I photographed a letter on display at the Museum of Flight regarding the preference of having graduate nurses as flight attendants--dated February 24, 1930. The letter was addressed to a certain W.A. Patterson, Assistant to President, Boeing Air Transport, Seattle, Washington. Interesting! Read on:
As a suggestion--I was just wondering if you had ever given any serious thought to the subject of young women as couriers. It strikes me that there would be a great psychological punch to having young women stewardesses or couriers, or whatever you want to call them, and I am certain that therea re some mighty good ones available. I have in mind a couple of graduate nurses who would make exceptional stewardesses. Of course it would be distinctly understood that there would be no reference made to their hospital training or nursing experience, but it would be a mighty fine thing to have this available, sub rosa, if necessary for air sickness.
Imagine the psychology of having young women as regular members of the crew: imagine the national publicity we could get from it, and the tremendous effect it would have on the traveling public. Also imagine the value that they would be to us in the neater and nicer method of serving food and looking out for the passengers' welfare.
I am not suggesting at all the flapper type of girl. You know nurses as well as I do, and you know that they are not give to flightiness. The average graduate nurse is a girl with some horse sense and is very practical and has seen enough of men to not be inclined to chase them around the block at every opportunity. Further, as a general rule nurses are not of the "pretty" type which lends to their usefulness in this case.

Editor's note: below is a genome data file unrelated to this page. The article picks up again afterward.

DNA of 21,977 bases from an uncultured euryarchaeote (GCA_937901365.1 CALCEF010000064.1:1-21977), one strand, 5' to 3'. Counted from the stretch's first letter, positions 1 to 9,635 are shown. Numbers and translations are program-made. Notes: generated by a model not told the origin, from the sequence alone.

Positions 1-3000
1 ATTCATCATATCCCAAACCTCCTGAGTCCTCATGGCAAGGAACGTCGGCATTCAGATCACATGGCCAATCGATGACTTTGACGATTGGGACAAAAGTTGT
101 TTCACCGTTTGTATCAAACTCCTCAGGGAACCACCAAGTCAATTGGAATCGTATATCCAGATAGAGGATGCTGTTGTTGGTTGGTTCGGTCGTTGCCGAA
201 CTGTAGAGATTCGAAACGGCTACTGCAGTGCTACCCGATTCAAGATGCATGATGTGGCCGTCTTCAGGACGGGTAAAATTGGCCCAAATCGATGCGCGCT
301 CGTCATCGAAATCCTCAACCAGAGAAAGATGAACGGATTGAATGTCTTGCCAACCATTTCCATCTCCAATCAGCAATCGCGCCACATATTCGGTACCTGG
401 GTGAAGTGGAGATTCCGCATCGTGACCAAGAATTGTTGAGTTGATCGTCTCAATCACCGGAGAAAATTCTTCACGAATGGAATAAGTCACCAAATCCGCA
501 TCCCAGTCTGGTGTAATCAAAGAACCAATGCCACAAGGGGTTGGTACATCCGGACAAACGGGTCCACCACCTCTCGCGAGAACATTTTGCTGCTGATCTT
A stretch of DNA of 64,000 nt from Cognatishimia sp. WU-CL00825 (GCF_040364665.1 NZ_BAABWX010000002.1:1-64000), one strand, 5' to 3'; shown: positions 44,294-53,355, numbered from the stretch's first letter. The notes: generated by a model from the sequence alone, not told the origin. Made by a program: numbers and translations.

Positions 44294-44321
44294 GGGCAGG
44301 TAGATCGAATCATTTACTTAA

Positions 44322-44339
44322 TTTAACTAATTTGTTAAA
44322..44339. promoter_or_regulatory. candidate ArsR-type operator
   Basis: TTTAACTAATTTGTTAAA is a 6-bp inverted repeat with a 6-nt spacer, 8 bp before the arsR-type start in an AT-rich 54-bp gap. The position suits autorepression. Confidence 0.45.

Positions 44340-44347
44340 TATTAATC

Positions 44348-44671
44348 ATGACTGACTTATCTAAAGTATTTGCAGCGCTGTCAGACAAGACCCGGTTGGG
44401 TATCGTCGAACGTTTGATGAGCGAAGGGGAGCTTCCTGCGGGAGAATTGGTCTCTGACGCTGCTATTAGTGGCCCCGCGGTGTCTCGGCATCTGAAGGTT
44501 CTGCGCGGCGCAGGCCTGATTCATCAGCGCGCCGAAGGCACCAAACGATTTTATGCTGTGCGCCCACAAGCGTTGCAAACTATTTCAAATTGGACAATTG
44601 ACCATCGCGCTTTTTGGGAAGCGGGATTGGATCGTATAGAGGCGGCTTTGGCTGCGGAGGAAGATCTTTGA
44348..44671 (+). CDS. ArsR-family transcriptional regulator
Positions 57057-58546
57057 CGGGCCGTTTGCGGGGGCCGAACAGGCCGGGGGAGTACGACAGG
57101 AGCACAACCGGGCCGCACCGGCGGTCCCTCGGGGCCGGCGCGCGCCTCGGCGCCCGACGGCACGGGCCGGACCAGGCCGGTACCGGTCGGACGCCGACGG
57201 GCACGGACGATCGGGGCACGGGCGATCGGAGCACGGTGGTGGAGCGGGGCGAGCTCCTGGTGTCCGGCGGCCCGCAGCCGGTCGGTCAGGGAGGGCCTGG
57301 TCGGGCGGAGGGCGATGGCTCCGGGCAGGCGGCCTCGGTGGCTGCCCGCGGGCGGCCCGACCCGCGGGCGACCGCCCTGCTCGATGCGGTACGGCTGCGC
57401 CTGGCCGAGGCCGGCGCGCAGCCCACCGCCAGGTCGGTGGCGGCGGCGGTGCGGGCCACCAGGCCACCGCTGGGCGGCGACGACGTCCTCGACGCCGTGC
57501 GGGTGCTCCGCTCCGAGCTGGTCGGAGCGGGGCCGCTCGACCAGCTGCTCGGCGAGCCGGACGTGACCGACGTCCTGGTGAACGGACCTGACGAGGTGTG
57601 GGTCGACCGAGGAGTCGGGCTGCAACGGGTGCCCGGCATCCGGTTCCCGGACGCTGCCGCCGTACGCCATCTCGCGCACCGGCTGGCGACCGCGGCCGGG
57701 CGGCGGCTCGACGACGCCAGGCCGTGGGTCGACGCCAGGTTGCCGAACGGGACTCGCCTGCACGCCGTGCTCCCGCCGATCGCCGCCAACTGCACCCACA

The young women whom we would select would naturally be intelligent and could handle what traffic work abroad was necessary, such as the keeping of records, filling out reports, issuing tickets, etc. etc. They would probably do this as well or better than the average young fellow. Further, while we admit to ourselves that we are going to train couriers for ultimate jobs ashore in various traffic capacities, we know between ourselves that there is anything but a dearth of opportunities in sight.
As to the qualifications of the proposed young women couriers, their first paramoung qualification would be that of a graduate nurse (although this would never be brought into foreground in advertising or anything as it sort of sounds as thought they are necessary); and, secondly, young women who have been around and are familiar with general travel--rail, steamer and air. Such young women are available here.
This is just a passing thought.